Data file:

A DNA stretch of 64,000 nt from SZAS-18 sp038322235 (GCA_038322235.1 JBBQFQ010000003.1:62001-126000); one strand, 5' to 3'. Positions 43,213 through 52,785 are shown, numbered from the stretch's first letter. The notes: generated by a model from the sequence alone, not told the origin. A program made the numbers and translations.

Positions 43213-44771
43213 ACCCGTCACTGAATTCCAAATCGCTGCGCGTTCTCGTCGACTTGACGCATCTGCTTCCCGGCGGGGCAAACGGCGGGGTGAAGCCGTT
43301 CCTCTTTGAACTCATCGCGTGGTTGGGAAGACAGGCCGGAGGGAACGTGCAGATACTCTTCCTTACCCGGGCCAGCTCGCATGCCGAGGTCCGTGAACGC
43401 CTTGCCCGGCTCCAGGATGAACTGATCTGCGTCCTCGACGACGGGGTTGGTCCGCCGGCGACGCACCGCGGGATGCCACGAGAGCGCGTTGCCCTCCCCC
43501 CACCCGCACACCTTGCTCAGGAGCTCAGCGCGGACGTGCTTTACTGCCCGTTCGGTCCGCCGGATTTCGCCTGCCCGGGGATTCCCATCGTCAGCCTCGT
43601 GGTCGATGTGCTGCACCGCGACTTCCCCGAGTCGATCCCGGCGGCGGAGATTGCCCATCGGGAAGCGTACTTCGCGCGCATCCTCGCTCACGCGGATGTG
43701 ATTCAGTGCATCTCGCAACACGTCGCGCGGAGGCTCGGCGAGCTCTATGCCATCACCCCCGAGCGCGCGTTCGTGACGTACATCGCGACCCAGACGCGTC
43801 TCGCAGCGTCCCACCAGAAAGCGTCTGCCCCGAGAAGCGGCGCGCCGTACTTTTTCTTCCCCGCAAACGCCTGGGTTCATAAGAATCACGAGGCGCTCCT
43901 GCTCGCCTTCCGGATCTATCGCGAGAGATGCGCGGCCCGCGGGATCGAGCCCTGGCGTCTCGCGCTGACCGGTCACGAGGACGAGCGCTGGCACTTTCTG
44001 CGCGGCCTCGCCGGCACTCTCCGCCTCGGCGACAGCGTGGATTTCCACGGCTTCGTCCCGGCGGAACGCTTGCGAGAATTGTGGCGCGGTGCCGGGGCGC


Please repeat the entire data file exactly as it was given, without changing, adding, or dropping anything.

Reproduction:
A DNA stretch of 64,000 nt from SZAS-18 sp038322235 (GCA_038322235.1 JBBQFQ010000003.1:62001-126000); one strand, 5' to 3'. Positions 43,213 through 52,785 are shown, numbered from the stretch's first letter. The notes: generated by a model from the sequence alone, not told the origin. A program made the numbers and translations.

Positions 43213-44771
43213 ACCCGTCACTGAATTCCAAATCGCTGCGCGTTCTCGTCGACTTGACGCATCTGCTTCCCGGCGGGGCAAACGGCGGGGTGAAGCCGTT
43301 CCTCTTTGAACTCATCGCGTGGTTGGGAAGACAGGCCGGAGGGAACGTGCAGATACTCTTCCTTACCCGGGCCAGCTCGCATGCCGAGGTCCGTGAACGC
43401 CTTGCCCGGCTCCAGGATGAACTGATCTGCGTCCTCGACGACGGGGTTGGTCCGCCGGCGACGCACCGCGGGATGCCACGAGAGCGCGTTGCCCTCCCCC
43501 CACCCGCACACCTTGCTCAGGAGCTCAGCGCGGACGTGCTTTACTGCCCGTTCGGTCCGCCGGATTTCGCCTGCCCGGGGATTCCCATCGTCAGCCTCGT
43601 GGTCGATGTGCTGCACCGCGACTTCCCCGAGTCGATCCCGGCGGCGGAGATTGCCCATCGGGAAGCGTACTTCGCGCGCATCCTCGCTCACGCGGATGTG
43701 ATTCAGTGCATCTCGCAACACGTCGCGCGGAGGCTCGGCGAGCTCTATGCCATCACCCCCGAGCGCGCGTTCGTGACGTACATCGCGACCCAGACGCGTC
43801 TCGCAGCGTCCCACCAGAAAGCGTCTGCCCCGAGAAGCGGCGCGCCGTACTTTTTCTTCCCCGCAAACGCCTGGGTTCATAAGAATCACGAGGCGCTCCT
43901 GCTCGCCTTCCGGATCTATCGCGAGAGATGCGCGGCCCGCGGGATCGAGCCCTGGCGTCTCGCGCTGACCGGTCACGAGGACGAGCGCTGGCACTTTCTG
44001 CGCGGCCTCGCCGGCACTCTCCGCCTCGGCGACAGCGTGGATTTCCACGGCTTCGTCCCGGCGGAACGCTTGCGAGAATTGTGGCGCGGTGCCGGGGCGC